Question -- why have so many immigrant families from Asia done so well in this country? One reason surely is that they had to come a long way to get here. For all the wonders of modern travel, an ocean is a still a formidable obstacle and it tends to screen out the less able and less determined. The result is a relatively small subset of the U.S. population, about six percent, nearly half of whom have at least a bachelor's degree. They are, in short, the kind of people this country needs. This is why one of the most useful parts of the Senate immigration reform package rolled out the other day is a provision that would award green cards to immigrants who hold advanced degrees in science, technology, engineering and math.
Our technology sector is said to need about 120,000 computer engineering jobs every year. We graduate about a third of that number and many of those leave the country because their visas expire. A bill to award such people green cards passed the House last year but was blocked by Senate Democrats, who preferred to protect the current system, by which about 55 thousand green cards are awarded by random drawing each year to immigrants from countries who've previously sent few people to the U.S. It is known, not surprisingly, as the diversity lottery and has been notoriously subject to accusations of fraud.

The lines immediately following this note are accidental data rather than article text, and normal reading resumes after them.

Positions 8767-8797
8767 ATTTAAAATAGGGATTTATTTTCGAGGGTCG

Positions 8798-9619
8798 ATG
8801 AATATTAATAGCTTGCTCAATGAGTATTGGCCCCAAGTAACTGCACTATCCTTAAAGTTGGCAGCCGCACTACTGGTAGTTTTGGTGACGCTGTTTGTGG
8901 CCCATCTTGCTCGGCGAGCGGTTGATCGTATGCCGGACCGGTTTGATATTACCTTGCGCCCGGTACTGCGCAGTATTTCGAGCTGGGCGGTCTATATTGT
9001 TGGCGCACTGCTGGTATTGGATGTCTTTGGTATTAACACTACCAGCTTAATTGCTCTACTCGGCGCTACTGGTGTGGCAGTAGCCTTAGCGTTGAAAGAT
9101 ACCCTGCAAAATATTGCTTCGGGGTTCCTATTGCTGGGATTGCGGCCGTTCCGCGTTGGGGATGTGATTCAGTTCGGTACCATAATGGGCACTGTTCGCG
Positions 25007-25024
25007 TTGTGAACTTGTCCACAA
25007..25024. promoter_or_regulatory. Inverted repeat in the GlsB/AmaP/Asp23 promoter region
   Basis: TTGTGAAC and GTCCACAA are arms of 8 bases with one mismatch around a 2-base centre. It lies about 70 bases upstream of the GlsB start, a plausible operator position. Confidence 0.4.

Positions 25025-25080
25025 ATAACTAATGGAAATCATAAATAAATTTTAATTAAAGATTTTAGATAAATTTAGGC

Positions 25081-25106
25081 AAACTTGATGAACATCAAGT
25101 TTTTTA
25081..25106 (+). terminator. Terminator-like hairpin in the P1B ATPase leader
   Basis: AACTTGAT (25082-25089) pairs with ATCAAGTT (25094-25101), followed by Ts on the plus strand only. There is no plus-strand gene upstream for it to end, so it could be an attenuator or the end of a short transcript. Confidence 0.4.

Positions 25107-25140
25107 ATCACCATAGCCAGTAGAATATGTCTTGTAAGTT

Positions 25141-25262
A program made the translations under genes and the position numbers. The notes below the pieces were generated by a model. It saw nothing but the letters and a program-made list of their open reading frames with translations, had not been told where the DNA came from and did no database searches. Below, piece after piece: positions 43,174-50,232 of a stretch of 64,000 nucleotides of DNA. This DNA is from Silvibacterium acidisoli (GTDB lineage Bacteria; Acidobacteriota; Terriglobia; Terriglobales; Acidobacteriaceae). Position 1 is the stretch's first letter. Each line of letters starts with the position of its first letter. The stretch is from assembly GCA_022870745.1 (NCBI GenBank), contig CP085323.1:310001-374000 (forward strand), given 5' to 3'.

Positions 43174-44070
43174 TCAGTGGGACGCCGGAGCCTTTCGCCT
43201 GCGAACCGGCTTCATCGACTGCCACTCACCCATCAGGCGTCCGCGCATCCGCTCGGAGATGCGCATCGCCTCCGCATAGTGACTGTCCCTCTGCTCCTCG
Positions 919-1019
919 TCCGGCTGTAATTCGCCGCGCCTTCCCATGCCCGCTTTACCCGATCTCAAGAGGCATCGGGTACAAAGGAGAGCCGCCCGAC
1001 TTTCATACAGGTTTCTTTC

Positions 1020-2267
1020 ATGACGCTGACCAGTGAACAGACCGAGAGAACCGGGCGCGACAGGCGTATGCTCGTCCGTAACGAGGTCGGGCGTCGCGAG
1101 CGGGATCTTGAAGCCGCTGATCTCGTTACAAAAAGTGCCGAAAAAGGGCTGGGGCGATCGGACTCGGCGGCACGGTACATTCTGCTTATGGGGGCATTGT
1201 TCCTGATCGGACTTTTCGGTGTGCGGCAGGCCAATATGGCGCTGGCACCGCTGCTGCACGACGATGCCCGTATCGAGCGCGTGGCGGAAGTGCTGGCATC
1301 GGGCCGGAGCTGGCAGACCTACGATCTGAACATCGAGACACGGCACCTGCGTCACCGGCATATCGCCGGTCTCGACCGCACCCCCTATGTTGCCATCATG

The proposal to award green cards to the kind of skilled workers the country is now losing would certainly be an improvement.